|Publish Date:||May 2010|
|Number of Pages:||0|
|Shipping Weight (in pounds):||1.56|
|Product in Inches (L x W x H):||6.25 x 5.25 x 2.25|
Douglas Brinkley was born in Atlanta, Georgia on December 14, 1960. He received a B.A. from Ohio State University in 1982 and a Ph.D. from Georgetown University in 1989. He was a professor at Tulane University, Princeton University, the U.S. Naval Academy, Hofstra University, and the University of New Orleans. In 2007, he became a professor at Rice University and the James Baker Institute for Public Policy. He is a commentator for CBS News and a contributing editor to the magazine Vanity Fair.
His first book, Jean Monnet: The Path to European Unity, was published in 1992. His other works include Dean Acheson: The Cold War Years, The Unfinished Presidency: Jimmy Carter's Journey Beyond the White House, Wheels for the World: Henry Ford, His Company, and a Century of Progress, The Boys of Pointe Cu Hoc: Ronald Reagan, D-Day, and the U.S. Army 2nd Ranger Battalion, The Wilderness Warrior: Theodore Roosevelt and the Crusade for America, and Cronkite.
He also wrote three books with historian Stephen E. Ambrose: The Rise to Globalism: American Foreign Policy Since 1938, Witness to History, and The Mississippi and the Making of a Nation: From the Louisiana Purchase to Today. He has won several awards including the Theodore and Franklin Roosevelt Naval History Prize for Driven Patriot and the Robert F. Kennedy Book Award for The Great Deluge: Hurricane Katrina, New Orleans, and the Mississippi Gulf Coast.
Brinkley (history, Rice Univ.; The Great Deluge: Hurricane Katrina, New Orleans, and the Mississippi Gulf Coast) details President Roosevelt's status as an American folk hero, his battles with political and corporate dissenters, and the friends and enemies he made in his fight to preserve the U.S. wilderness through the creation of national parks and monuments, bird and game reservations, and national forests. Brinkley heaps praise on Roosevelt for his preservation of over 230 million acres of wilderness, detailing Roosevelt's reading, his naturalist hobbies, and the people he drew around him who crucially worked to save American wilderness areas.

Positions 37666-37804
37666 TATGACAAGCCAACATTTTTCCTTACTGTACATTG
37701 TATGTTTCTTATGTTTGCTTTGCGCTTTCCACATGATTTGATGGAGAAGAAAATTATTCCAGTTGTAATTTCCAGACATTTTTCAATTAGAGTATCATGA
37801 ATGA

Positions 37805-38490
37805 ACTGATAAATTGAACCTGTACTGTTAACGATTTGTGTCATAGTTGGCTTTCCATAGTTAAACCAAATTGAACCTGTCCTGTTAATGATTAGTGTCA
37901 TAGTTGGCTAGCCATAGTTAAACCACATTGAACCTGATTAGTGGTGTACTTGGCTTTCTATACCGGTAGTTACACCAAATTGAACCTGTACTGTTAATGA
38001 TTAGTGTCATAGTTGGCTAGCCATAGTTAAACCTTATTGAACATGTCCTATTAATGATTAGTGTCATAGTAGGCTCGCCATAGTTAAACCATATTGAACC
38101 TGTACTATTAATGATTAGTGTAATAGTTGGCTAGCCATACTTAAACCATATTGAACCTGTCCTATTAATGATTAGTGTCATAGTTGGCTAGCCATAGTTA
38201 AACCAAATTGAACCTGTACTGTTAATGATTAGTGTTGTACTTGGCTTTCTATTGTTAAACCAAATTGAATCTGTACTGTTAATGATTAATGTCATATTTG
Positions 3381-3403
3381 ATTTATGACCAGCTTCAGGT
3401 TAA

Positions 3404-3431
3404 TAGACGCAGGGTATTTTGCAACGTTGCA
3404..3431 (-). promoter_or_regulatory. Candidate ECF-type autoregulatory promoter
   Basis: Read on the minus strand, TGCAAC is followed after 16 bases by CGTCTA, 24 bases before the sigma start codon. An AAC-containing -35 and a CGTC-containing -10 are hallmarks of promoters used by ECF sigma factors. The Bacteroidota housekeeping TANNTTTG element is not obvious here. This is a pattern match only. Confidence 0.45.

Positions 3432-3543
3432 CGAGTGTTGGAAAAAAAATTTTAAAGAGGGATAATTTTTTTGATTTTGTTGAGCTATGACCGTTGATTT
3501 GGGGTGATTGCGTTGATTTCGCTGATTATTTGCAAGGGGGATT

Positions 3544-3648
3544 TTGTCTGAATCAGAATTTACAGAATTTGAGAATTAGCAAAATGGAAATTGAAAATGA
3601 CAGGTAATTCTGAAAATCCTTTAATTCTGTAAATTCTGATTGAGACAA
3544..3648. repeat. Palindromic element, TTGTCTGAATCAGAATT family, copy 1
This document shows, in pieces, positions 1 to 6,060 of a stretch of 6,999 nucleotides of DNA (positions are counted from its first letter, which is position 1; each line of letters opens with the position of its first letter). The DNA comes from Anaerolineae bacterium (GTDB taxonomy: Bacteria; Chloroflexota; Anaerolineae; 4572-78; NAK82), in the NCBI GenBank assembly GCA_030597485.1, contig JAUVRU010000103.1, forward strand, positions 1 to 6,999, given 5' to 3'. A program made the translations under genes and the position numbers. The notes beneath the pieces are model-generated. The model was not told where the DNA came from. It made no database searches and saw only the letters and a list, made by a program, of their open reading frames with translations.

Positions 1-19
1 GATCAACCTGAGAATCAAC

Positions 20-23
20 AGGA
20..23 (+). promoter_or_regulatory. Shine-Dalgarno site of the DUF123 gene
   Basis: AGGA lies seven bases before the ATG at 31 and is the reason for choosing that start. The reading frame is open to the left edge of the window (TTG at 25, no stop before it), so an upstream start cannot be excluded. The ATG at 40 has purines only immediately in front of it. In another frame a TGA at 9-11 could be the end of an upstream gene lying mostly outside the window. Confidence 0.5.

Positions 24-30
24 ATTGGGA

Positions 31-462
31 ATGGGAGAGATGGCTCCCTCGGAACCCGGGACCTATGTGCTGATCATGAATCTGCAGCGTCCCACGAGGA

Verdict: While this very readable biography showcases an impressive amount of research, at over 900 pages, the pace is slowed down by simply too much information about the scientists, politicians, and explorers Roosevelt knew and by the extravagant descriptions of wildlife. Best suited for academics, armchair historians, or the most avid of biography enthusiasts.
[See Prepub Alert, LJ 11/15/08.] - Crystal Goldman, San Jose St. Univ. Lib., CA
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Historian Douglas Brinkley draws on never-before-published materials to examine the life and achievements of our "naturalist president". By setting aside more than 230 million acres of wild America for posterity between 1901 and 1909, Theodore Roosevelt made conservation a universal endeavor. This crusade for the American wilderness was perhaps the greatest U.S. presidential initiative between the Civil War and World War I. Tracing the role that nature played in Roosevelt's storied career, Brinkley brilliantly analyzes the influence that the works of John James Audubon and Charles Darwin had on the young man who would become our twenty-sixth president.
He also profiles Roosevelt's incredible circle of naturalist friends, including the Catskills poet John Burroughs, Boone and Crockett Club cofounder George Bird Grinnell, and Sierra Club founder John Muir, among many others. He brings to life hilarious anecdotes of wild-pig hunting in Texas and badger saving in Kansas. Even the story of the teddy bear gets its definitive treatment. Destined to become a classic, this extraordinary and timeless biography offers a penetrating and colorful look at Roosevelt's naturalist achievements, a legacy now more important than ever. As we face the problems of global warming, overpopulation, and sustainable land management, this imposing leader's stout resolution to protect our environment is an inspiration and a contemporary call to arms for us all.